No compromise in sight - EU mediator's efforts to reconcile Georgian political parties again ends in nought
EU mediation in Georgian political crisis
“Unfortunately, no political party has made a decision [to compromise],” said Christian Danielson, the special envoy of the president of the European Council, following a second failed attempt of mediation talks between the ruling party and the opposition bloc in Georgia.
Previously, Danielson spent a week in Tbilisi between March 12 and 19 and stayed in Georgia three days longer than scheduled due to a lack of serious progress.
On the eve of a new round of talks, opposition parties said they would not participate in by-elections, and the government said it would not compromise on the issue of holding early elections.
Political crisis in Georgia explained
The political crisis in Georgia began shortly after the parliamentary elections in October 2020 were held. The opposition did not recognize the election results and boycotted its seats in parliament. As a result, for the first time in history, virtually a one-party parliament is now operating in the country.
The situation worsened in February 2021, when, as a result of a special operation, Nika Melia, the leader of the largest opposition party, the United National Movement, was arrested. Following Melia’s arrest, the opposition and civil activists took it to the streets to voice two of their main demands: the immediate release of political prisoners and the holding of early parliamentary elections.
The same demands are adopted by the country’s opposition bloc, which participated in the EU mediated talks with the ruling party. Several rounds of talks between the Georgian political parties were facilitated by the US Ambassador and other diplomats accredited in Georgia, as well as one of the most influential European officials, President of the European Council Charles Michel. Then, for almost a week, the negotiations in Tbilisi were mediated by his personal representative Christian Danielson, and Prime Minister Irakli Garibashvili visited Brussels to discuss the ongoing crisis further.
But all the meetings and mediation efforts of high-ranking officials were in vain and now both the ruling party and the opposition are accusing each other of jeopardizing the negotiations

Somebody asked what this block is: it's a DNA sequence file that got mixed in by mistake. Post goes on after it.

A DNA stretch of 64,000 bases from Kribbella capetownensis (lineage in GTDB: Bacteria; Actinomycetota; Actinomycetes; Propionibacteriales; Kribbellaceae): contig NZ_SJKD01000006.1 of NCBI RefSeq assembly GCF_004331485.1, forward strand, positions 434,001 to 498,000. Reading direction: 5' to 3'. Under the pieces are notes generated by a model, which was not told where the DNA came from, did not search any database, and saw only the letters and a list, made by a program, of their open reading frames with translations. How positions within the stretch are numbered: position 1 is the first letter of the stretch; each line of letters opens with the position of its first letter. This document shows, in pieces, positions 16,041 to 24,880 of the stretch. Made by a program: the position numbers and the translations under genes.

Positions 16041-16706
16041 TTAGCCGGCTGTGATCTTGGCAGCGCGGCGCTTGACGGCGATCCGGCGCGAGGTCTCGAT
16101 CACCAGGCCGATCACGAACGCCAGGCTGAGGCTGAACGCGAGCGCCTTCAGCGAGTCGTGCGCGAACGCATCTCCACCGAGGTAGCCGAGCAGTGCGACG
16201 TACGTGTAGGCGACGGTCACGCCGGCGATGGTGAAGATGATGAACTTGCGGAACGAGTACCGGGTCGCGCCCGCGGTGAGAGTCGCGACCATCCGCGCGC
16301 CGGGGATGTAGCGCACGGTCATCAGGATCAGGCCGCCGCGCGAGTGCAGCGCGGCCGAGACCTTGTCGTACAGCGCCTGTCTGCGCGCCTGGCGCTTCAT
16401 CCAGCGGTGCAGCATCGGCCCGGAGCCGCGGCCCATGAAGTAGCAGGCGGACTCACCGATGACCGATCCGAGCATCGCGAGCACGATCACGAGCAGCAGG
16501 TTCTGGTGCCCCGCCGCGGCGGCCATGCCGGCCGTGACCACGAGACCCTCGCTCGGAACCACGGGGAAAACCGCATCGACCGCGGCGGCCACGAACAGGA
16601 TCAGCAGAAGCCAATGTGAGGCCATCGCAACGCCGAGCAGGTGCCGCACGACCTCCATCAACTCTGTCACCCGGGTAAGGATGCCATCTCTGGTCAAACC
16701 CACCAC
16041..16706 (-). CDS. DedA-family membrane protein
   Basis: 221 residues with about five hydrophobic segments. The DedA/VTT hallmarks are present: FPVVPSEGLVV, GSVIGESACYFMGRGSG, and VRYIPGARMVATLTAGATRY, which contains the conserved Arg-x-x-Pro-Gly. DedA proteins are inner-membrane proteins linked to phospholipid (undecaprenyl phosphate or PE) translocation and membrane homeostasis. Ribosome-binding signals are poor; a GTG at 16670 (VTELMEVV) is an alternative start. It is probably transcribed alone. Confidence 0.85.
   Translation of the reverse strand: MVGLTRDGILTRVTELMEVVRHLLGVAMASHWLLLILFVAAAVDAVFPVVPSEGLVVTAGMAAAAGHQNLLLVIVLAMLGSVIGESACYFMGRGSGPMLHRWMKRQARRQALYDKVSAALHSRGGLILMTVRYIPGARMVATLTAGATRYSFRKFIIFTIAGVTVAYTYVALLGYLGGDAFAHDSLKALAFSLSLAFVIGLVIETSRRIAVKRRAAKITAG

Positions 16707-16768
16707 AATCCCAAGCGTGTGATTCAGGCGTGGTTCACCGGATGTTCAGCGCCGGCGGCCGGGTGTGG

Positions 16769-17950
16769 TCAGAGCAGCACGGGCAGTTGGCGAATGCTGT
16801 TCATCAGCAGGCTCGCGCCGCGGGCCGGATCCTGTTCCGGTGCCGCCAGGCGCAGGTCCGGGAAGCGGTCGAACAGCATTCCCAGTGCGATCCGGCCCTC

This time, Christian Danielson, in trying to persuade the parties to sign the agreement, offered his own draft version of the document as a starting point for the discussion [full text below].
Danielson said the parties agreed on some of the document’s clauses, including the reform of the electoral system, reform of the justice system, and reform of the system of power distribution, however, none of the sides was eager to sign it.
“The signing of the agreement will put an end to a protracted dispute over key politicized court cases and over the issue of holding early elections. Such a decision requires political courage and responsibility. But Georgia’s Western partners are not here to try and force the parties to make any decisions, these are not the methods of the European Union”, Danielson said.
“European aspirations require compromises, especially from the ruling party. The Georgian leadership needs to compromise and deal with the ongoing challenges. Compromise is a sign of strength, not weakness”, Danielson added.
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What does the opposition say?
“There were five main clauses in the document, three of them we agreed on. This includes a reform of the judicial and electoral systems, the redistribution of [powers] in parliament. But the topic of political prisoners and amnesty requires clarification. I think we have made some progress”, says Mamuka Khazaradze, one of the leaders of the Lelo party.
Another opposition leader, Salome Samadashvili, said the opposition has proposed to the government a plebiscite on the new constitution and early elections. She also emphasizes that “the amnesty proposal should apply to both political prisoners” (meaning Nika Melia and Giorgi Rurua).
“The proposed version of the agreement did not specify any conditions for early elections and any direct or indirect possibility of holding them.
This once again confirms what our international partners have already mentioned before on multiple occasions: the parliamentary elections of October 31, 2020 were held in a competitive and free environment. Therefore, there is no reason for anyone in the opposition to doubt the legitimacy of these elections and the current parliament”, said Irakli Kobakhidze, chairman of the parliamentary faction of the ruling Georgian Dream party.
Speaker of the Parliament Archil Talakvadze told reporters that the ruling party was ready to compromise on the issue of the release of one of the opposition leaders, Nika Melia.